Search the whole station

# 代写计算理论 COSC 1107/1105代写 Computability代写

181

## Assignment 2: Computability

Assessment Type

Individual assignment. Submit online via Canvas Assignments Assignment 1. Marks awarded for meeting requirements as closely as possible. Clarifications/updates may be made via announcements/relevant discussion forums.

Marks 110 worth 25% of your final assessment

### 1 Overview

This assignment requires you to demonstrate your knowledge of the key concepts of Turing machines, universality, computability and the Chomsky Hierarchy. You are also required to report on some further experiments with the Platypus game.

### 2 Assessment details代写计算理论

#### 1. Computability (15 marks)

The generalised Platypus green game (GPGG) is defined as follows. Let M1 and M2 be Turing machines, which share the same tape. The tape is initially all green. The initial configuration of the two machines is as shown below.

As in the Platypus game, each machine takes turns to move (but there is no scoring involved).

##### (a)

Show that the halting problem for GPGG is undecidable. You may use any reduction that you like. (6 marks)

##### (b)

Suppose the GPGG is played on a Turing machine with a finite tape (making the halting problem decidable), and that this problem has been shown to be NP-complete. Given your above reduction from some problem A to the GPGG, can this reduction be used to conclude that A is NP-complete? Why or why not? Explain your answer. (2 marks)

##### (c) 代写计算理论

Seedout, a rather adventurous and reckless hobbit, has proposed the reduction below as a way of showing the Empty Language problem is undecidable by reducing the Halting Problem to it. Unfortunately there are two errors in this reduction. Identify these errors, explain why these are incorrect and how they may be corrected. (4 marks)

Seedout’s explanation is: ”Assuming the Empty Language problem is decidable (and hence the existence of a Turing machine Empty which decides the problem), we can construct a solution to the Halting Problem as follows. First, given the Turing machine M and input w, we use these to construct another Turning machine M′′ which deletes any input on the tape, writes w on the tape and then acts as M would. So the language accepted by M′′ is empty iff M halts on w. See the diagram below for more details.”

##### (d)

Undecidability results are often given in terms of Turing machines. Explain how these results are relevant to modern programming languages, using three examples of undecidable problems that occur in such languages. (3 marks)

#### 2. Nondeterminism (8 marks)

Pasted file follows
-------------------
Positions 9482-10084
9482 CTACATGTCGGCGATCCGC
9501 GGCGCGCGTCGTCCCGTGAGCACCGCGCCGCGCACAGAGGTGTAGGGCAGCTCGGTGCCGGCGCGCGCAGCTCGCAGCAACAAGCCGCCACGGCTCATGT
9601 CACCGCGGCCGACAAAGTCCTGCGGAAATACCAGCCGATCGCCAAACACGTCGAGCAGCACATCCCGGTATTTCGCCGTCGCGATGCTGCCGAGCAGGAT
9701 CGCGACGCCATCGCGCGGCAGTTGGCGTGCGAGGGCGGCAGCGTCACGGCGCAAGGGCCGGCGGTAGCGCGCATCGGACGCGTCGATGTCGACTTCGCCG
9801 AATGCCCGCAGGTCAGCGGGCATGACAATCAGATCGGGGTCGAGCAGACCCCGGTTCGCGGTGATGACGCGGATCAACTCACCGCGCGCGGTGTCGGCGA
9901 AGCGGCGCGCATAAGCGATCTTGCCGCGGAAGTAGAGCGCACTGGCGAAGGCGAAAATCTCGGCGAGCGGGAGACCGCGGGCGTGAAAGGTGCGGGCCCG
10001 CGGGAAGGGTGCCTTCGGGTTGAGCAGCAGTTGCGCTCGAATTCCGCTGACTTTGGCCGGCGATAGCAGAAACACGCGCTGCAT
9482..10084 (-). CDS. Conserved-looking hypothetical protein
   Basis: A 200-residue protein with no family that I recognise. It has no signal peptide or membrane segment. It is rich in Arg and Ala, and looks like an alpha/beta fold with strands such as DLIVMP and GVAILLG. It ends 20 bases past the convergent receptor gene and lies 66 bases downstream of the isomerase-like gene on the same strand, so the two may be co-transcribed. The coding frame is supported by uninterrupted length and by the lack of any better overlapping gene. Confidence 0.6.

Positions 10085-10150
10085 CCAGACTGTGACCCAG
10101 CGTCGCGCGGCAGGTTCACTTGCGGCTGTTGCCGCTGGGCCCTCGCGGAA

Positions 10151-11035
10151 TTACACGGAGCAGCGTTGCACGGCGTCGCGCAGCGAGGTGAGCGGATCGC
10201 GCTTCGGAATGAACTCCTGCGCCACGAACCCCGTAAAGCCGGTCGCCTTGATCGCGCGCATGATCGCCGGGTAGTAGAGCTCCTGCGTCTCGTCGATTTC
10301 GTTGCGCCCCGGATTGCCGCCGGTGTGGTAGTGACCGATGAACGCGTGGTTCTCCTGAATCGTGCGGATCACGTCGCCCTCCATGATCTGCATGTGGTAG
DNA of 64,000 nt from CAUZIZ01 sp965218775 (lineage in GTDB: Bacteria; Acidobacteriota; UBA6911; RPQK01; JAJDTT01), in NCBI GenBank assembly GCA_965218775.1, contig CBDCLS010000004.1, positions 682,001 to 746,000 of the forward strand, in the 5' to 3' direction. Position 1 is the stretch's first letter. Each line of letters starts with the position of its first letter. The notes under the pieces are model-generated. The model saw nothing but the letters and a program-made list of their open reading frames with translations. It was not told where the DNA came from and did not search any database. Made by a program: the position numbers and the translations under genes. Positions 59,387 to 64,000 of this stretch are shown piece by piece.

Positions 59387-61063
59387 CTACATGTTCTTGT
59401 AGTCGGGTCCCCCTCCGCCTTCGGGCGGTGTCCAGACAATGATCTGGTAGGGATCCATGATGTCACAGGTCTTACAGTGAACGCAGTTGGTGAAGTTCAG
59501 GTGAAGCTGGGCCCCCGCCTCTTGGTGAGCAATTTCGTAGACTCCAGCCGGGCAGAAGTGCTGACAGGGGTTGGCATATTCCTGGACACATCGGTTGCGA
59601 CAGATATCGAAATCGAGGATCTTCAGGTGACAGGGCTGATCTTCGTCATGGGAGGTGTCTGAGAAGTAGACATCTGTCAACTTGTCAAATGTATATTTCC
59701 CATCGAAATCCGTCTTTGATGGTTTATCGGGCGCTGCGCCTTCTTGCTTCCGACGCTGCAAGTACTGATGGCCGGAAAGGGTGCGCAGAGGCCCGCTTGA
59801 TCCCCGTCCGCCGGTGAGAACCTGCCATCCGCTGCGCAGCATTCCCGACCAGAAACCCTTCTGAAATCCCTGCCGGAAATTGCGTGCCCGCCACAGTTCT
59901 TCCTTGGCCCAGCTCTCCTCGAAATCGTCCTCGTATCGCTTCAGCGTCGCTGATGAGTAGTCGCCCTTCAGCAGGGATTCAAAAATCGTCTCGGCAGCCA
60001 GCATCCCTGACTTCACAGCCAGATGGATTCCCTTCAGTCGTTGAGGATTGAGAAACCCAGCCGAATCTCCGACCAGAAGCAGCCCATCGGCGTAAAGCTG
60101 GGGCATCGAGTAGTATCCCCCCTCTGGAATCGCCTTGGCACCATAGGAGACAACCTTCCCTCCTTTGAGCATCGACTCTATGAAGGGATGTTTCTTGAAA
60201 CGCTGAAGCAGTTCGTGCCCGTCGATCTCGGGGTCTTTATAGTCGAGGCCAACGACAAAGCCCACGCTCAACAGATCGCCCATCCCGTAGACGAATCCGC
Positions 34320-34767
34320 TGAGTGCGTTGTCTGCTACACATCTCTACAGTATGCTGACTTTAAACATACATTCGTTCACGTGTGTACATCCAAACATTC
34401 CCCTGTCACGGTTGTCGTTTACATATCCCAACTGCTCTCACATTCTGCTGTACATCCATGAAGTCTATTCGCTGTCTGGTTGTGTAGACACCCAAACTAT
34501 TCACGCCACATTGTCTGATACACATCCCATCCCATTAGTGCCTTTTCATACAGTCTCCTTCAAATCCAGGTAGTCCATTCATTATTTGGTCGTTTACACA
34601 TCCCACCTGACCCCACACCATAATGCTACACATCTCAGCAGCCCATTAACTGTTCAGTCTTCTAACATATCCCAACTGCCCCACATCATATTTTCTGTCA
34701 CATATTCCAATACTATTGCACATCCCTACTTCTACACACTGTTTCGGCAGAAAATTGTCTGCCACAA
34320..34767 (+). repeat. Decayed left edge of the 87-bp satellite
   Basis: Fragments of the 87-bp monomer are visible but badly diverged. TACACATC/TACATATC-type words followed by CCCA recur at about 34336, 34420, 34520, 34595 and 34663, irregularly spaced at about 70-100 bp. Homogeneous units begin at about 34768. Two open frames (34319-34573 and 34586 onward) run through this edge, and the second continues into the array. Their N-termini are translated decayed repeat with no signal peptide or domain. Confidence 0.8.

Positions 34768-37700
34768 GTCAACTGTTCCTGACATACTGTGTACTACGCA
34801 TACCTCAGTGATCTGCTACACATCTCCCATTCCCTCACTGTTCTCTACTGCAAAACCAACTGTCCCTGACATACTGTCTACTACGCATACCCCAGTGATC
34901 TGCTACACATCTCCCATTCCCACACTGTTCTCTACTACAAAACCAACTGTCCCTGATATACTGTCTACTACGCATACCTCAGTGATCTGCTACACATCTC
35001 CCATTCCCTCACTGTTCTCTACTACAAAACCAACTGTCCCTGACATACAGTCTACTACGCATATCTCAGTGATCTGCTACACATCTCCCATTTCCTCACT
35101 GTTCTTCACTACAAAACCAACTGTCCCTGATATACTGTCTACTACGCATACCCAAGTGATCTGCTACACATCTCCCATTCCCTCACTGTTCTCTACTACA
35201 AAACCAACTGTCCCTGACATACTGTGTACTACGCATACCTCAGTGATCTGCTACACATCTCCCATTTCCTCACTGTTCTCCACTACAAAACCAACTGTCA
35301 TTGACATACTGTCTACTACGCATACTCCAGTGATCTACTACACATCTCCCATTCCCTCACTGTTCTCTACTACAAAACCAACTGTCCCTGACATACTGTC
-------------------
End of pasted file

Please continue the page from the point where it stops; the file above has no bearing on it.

Consider the incomplete NFA M0 below, whose alphabet is {0, 1}.

Use M0 to create three more NFAs M1, M2 and M3 according to the constraints below. Explain in one or two English sentences how you constructed each NFA.

• Each of M1, M2 and M3 must contain at least 10 transitions (potentially but not necessarily including λ-transitions) and must be an NFA but not a DFA. Specifically there must be at least one combination of state and input (either 0 or 1) for which there are at least two possible states. Put another way, removing all λ-transitions must not result in a DFA.
• Use JFLAP to transform M1, M2 and M3 into equivalent DFAs.
• The sizes of the DFA resulting from the determinising algorithm must be as below. Note that the JFLAP implementation of this often omits an “error” state, i.e. it may be necessary to add an extra state to the result from JFLAP in order to account for this. The size constraints below assume a fully deter-ministic DFA; one way to check for this is that if the DFA has k states, there must be exactly 2k transitions (one for each of 0 and 1 in each state).

(a) The size of the DFA corresponding to M1 is 2 or 3. (3 marks)

(b) The size of the DFA corresponding to M2 is 5. (2 marks)

(c) The size of the DFA corresponding to M3 is at least 9 (this may be harder than you think!) (3 marks)

#### 3. Pumping Lemma (20 marks) 代写计算理论

##### (a)

There are three errors in the statement of the Pumping Lemma for regular languages below. Find all three, state how to correct them, and explain your answers. (4 marks)

Let L be a regular language. Then n 1 such that for any w L such that |w| > n, x, y, z such that w = xyz where

i. |xy| ≤ n

ii. x ≠ λ

iii. xyiz L for all i 1

##### (b)

Galadriel, on her Elftiki tour of Middle-Earth in the Second Age, comes across some scraps of parchment in the Hall of Records of Numenor. These scraps, numbering 10 in all, are partly burned and not always legible, but contain some ancient runes that not even Galadriel can decipher. But she can make some educated guesses, and first must decide on the relevant order of the fragments, before choosing from potential translations for each of them, so that the overall message makes sense.

The fragments are below, with the parts where there are alternative translations labelled with capital letters, like this:

##### (c)

The Pumping Lemma for regular languages states a necessary property for such languages. Is it possible that the same property is true for context-free and context-sensitive languages? Explain your answer. (3 marks)

##### (d)

Let L the language of a DFA with n states. Explain why either L = or there is a string w ∈ L such that |w| < n. (3 marks).

##### (e)

The Pumping Lemma for context-free languages is below.

Let L be a context-free language. Then there is an n 1 such that for any

string w L with |w| ≥ n there exists strings x, y, z, u, v such that w = xyzuv and

i. |yzu| ≤ n

ii. |y| + |u| > 0

iii. xyizuiv L for all i 0

#### 4. Complexity (9 marks)

##### (a)

“And long there he lay, an image of the splendour of the Kings of Men in glory undimmed before the breaking of the world.” – The Lord of the Rings, by J.R.R. Tolkien.

It may be a very long time before “the breaking of the world”. How would you interpret this time? This may be thought of as estimating how much time is left before “the end of the world”, however you may interpret that. Give your estimation of this length of time in years. Justify your answer. (3 marks)

##### (b)

The Towers of Hanoi is a classic problem in computing. To move a tower of height n from one pole to another (observing the rules of course) takes a minimum of 2n 1 steps. It is said the world will end before this problem can be solved when n = 64.

Calculate how long it will take to solve this problem for the cases where 32 n 64, assuming 0.1 seconds per move. Does this support the claim about the end of the world being sooner?